Extending WebPageTest with Custom Metrics

There are a lot of things I really like about WebPageTest, and custom metrics have to be right up there near the top of the list.

I'm not talking about the User Timing API (which is frequently referred to as custom metrics) though WebPageTest supports all of that too, but custom metrics that you expose in your test data by telling WebPageTest to run some arbitrary JavaScript after the page loads.

For example, when I wanted to test out the new version of the Cumulative Layout Shift metric before we implemented it, custom metrics provided a relatively low-friction way to test it out. I was able to collect a new metric (called newCLS) and tell WebPageTest what JavaScript to run to return the value.

return new Promise((resolve) => {
let max = 0, curr = 0, firstTs = Number.NEGATIVE_INFINITY, prevTs = Number.NEGATIVE_INFINITY;

new PerformanceObserver((entryList) => {
for (const entry of entryList.getEntries()) {
if (entry.hadRecentInput) continue;
if (entry.startTime - firstTs > 5000 || entry.startTime - prevTs > 1000) {
firstTs = entry.startTime;
curr = 0;
prevTs = entry.startTime;
curr += entry.value;
max = Math.max(max, curr);
}).observe({type: 'layout-shift', buffered: true});

That custom metric gets dropped into the textarea under the Advanced > Custom tab if you're doing manual testing, or added to your API call using the custom parameter.

After the test runs, the testing agent runs that bit of JavaScript and grabs the returned value, storing it as a newCLS metric. The metric is then exposed in the JSON data, as well as in the Custom Metrics section of the test results page in the UI.

Custom metrics are a great way to play around with experimental API's like this, and that's a pretty common reason I reach for them. But they're also really useful for expanding on what WebPageTest reports by default.

For example, we run a few custom metrics each time a test is run on WebPageTest to expose things like color depth, dpi, a JSON object of all the images on a page, and the screen resolution.

The HTTP Archive also uses a lot of custom metrics to collect a variety of interesting information for their reports, as well as for the annual Web Almanac. Like this one, to calculate the byte size of all inline CSS:

return Array.from(document.querySelectorAll("style")).reduce(
(total, style) => (total += style.innerHTML.length), 0

Or here's one that you could run that returns an JSON object of all the images that have loading=lazy applied but are inside the initial viewport (which could cause them to arrive a bit later than ideal).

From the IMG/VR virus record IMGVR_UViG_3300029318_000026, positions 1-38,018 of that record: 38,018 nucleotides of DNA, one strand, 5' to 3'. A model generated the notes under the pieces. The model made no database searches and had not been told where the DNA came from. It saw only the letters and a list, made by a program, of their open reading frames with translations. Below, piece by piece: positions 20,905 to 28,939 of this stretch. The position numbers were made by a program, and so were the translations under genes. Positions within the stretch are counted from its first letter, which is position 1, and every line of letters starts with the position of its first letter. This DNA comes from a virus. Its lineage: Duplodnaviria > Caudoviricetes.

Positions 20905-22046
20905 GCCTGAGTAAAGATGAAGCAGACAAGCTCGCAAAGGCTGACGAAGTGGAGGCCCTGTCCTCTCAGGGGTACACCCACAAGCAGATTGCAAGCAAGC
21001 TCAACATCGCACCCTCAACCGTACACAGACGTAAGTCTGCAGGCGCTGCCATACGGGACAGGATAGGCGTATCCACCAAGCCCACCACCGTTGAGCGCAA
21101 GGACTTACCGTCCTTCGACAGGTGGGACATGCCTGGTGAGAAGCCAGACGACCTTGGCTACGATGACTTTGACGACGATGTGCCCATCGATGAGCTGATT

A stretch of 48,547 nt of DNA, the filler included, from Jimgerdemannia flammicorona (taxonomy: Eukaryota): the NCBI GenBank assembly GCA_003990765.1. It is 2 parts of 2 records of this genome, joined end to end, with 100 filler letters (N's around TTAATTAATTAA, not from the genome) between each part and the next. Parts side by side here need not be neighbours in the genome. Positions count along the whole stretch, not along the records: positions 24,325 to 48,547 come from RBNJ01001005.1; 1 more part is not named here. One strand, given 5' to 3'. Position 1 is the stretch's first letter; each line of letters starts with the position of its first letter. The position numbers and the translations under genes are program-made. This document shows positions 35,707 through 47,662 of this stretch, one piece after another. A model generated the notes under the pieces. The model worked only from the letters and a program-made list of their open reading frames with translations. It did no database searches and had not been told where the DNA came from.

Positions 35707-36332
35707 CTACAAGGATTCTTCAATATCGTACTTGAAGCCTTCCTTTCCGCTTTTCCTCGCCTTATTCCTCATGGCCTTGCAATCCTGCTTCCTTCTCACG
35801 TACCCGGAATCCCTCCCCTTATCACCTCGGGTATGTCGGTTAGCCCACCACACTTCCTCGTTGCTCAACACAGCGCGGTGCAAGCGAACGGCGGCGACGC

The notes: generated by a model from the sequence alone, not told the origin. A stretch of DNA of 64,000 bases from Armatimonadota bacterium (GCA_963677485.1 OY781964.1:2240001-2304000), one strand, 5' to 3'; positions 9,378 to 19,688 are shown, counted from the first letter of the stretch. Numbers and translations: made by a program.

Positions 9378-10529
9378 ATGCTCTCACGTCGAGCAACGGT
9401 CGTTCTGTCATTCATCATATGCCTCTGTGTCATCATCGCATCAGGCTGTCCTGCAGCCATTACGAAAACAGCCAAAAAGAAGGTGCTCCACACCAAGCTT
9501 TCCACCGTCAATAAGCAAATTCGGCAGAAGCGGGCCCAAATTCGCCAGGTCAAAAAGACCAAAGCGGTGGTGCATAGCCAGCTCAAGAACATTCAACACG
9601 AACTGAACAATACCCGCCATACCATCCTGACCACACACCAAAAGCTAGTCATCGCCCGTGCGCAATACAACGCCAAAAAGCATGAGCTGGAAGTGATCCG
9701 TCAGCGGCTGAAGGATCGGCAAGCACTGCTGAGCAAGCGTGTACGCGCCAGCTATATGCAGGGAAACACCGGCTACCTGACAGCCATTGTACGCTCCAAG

let images = document.querySelectorAll('img[loading=lazy]');
let lazyImages = [];
images.forEach( img => {
if (img.getBoundingClientRect().top < window.innerHeight) {
return JSON.stringify(lazyImages);

Or you could branch out into metrics that deal with other aspects of site quality, like accessibility. Here's a custom metric that counts all the images on a page that don't have an alt attribute applied:

return document.querySelectorAll('img:not([alt])').length

Not only do you have access to the DOM of the page, but you also have access to all the raw response details and even the response bodies using string substitution ($WPT_REQUESTS to access an array of all the request data except for response bodies, and $WPT_BODIES to access the same array, but with all the response bodies included as well).

I've written about this before on my own site, but this is super cool because it lets you go even deeper with your custom metrics. For example, here's one that looks at the response bodies for all the CSS resources to see if any of them include stylesheets using @import, which can be a massive hit on your initial paint metrics:

let requests = $WPT_BODIES;
let cssBodies = requests.filter(request => request.type == "Stylesheet");
let re = /@import/g;
let importCount = 0;
cssBodies.forEach((file) => {
importCount += ((file.response_body || '').match(re) || []).length;
return importCount;

We've started collecting a few different recipes of custom metrics in our documentation to help you get started. We'll keep adding to it, but we would also love to hear from all of you. If you've got a cool use for custom metrics, let us know so we can help share it with the community and help folks get the most out of their WebPageTest tests.

Tim Kadlec is the Director of Engineering for WebPageTest, a web performance consultant, and trainer focused on building a web everyone can use. He is the author of High Performance Images (O'Reilly, 2016) and Implementing Responsive Design: Building sites for an anywhere, everywhere web (New Riders, 2012). He writes about all things web at timkadlec.com.

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